Routing throughput was measured running 1.0.2 firmware, using our router test process. I configured ERL using the SOHO example configuration as a guide to get started. I then used the Port Forward example to forward ports 1 – 65535 using a destination NAT rule and adding a rule to the basic WAN_IN firewall rules. This essentially put my LAN client into "DMZ" and allowed IxChariot tests to run in both directions.
|Test Description||Ubiquiti ERL||EnGenius ESR750H||ASUS RT-AC66U|
|WAN – LAN||822||890||836|
|LAN – WAN||773||907||839|
|Maximum Simultaneous Connections||29354||29666||30069|
Table 2: Routing throughput
Note that the differences in Maximum Simultaneous Connections should not be taken literally. Ever since I switched to using Win 7 machines to run the test, the test limit has moved around a bit, but is in the range of all the results shown. So consider all three routers to have run into the limit of my current test procedure.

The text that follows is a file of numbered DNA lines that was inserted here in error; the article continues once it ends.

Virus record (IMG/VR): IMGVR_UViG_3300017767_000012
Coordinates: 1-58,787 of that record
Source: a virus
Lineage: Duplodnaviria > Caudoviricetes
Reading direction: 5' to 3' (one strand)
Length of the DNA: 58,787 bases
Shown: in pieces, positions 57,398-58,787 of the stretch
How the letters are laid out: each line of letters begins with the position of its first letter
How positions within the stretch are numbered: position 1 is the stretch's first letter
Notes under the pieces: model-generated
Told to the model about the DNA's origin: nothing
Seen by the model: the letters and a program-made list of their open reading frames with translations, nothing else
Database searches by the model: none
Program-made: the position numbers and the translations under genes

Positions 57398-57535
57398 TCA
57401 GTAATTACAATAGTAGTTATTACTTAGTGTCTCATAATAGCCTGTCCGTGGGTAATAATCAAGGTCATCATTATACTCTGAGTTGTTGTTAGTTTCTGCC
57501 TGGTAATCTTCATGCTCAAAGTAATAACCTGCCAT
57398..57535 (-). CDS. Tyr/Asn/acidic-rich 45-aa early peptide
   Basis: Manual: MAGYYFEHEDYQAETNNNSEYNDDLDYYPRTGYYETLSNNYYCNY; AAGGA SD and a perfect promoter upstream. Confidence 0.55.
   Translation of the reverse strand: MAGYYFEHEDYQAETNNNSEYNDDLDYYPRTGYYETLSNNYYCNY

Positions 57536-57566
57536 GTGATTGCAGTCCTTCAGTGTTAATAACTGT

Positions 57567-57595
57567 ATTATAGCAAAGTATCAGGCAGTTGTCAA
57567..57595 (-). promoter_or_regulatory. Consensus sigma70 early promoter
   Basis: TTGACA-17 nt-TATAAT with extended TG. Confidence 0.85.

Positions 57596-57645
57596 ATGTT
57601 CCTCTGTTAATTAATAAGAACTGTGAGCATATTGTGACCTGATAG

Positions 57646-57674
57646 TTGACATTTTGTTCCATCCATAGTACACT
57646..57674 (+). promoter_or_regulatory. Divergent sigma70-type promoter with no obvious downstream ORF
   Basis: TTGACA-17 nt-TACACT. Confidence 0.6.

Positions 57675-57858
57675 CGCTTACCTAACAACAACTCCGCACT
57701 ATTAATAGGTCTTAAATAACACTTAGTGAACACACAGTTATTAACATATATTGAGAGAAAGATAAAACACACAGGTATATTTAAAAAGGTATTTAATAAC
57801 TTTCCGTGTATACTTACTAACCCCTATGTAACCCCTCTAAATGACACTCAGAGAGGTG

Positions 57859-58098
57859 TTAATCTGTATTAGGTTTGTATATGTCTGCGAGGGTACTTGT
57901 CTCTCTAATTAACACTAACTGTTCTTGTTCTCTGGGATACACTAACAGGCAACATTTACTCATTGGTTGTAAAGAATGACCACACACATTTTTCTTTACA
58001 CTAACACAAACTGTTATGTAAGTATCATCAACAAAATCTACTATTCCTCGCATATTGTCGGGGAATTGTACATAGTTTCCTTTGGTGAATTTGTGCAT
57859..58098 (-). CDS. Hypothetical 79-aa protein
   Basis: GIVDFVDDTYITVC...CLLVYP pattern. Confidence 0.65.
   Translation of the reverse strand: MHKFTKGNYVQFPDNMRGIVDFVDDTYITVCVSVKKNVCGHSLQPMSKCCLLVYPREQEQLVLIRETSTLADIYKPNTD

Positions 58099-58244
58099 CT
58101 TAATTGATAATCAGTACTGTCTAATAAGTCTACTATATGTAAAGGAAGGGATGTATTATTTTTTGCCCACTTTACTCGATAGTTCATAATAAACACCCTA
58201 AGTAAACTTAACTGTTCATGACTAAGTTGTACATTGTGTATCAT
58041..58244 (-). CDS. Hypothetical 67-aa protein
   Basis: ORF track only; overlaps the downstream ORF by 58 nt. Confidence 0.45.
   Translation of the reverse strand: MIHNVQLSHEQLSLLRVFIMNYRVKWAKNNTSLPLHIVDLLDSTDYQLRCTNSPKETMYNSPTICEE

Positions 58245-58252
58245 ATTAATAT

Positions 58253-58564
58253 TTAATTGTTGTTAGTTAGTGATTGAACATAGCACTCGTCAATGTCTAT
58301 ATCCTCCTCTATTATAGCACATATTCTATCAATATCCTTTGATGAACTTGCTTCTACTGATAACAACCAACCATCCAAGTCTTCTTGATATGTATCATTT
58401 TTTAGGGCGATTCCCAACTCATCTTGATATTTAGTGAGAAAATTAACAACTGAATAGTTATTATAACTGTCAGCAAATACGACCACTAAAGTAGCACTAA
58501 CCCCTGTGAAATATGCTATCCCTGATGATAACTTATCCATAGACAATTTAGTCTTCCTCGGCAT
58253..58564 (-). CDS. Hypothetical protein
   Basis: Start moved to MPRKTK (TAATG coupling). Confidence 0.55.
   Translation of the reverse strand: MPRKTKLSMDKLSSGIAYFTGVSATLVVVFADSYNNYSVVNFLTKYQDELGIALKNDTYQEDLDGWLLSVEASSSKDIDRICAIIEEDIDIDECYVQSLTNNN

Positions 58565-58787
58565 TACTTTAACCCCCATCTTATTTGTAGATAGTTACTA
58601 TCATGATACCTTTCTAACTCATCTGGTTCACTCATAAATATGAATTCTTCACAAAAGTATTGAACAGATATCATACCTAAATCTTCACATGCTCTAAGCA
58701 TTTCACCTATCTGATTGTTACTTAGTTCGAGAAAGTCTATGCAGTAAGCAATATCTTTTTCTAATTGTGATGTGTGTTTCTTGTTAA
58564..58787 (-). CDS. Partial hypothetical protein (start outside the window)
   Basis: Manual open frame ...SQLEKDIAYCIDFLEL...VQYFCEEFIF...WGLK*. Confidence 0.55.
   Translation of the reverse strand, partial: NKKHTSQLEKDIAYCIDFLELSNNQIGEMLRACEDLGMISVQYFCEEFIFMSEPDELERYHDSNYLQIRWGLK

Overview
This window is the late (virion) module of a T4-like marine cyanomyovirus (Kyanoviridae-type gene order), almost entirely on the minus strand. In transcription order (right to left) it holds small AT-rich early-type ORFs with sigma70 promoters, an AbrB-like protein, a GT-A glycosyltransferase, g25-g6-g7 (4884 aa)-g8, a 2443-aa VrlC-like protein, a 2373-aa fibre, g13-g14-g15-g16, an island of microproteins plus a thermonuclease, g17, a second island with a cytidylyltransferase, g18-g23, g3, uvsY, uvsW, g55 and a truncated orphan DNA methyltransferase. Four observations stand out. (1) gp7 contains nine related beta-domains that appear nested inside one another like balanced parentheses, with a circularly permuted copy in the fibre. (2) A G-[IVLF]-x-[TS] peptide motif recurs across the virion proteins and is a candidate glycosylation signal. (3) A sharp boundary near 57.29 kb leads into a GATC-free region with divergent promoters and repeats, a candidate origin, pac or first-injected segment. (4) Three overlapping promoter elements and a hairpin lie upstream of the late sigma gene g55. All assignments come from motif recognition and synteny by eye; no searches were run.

The IxChariot composite plot below shows very steady throughput. No complaints in that department.
Ubituiqi ERL IxChariot routing throughput test summary
I am not a networking professional and like my routers easy to configure. I also don’t care for routers that require separate rule sets for router and firewall when it comes time to forward ports. So the EdgeRouter Lite didn’t exactly put a smile on my face as it turned what is usually a 30 minute test process into a day long voyage of discovery.
The bottom line is that this is not a router that the average router buyer should even consider. It is poorly documented, difficult to set up and will test your patience unless you have experience with the Linux command line, understand routing mechanics and know what router interfaces are and how to use them. Not to mention that it has only, at best, two LAN ports, if you are willing to delve into the command line to bridge the two. So you’ll probably need to buy a Gigabit switch to go along with it.
That said, if you’re a fan of router distros like Untangle and pfSense, comfortable wrangling DD-WRT via the command line or would need your Mikrotik pried out of your cold, dead, hand, you might want to spend the $100 bucks or so to impress your friends and become a ERL fanboi.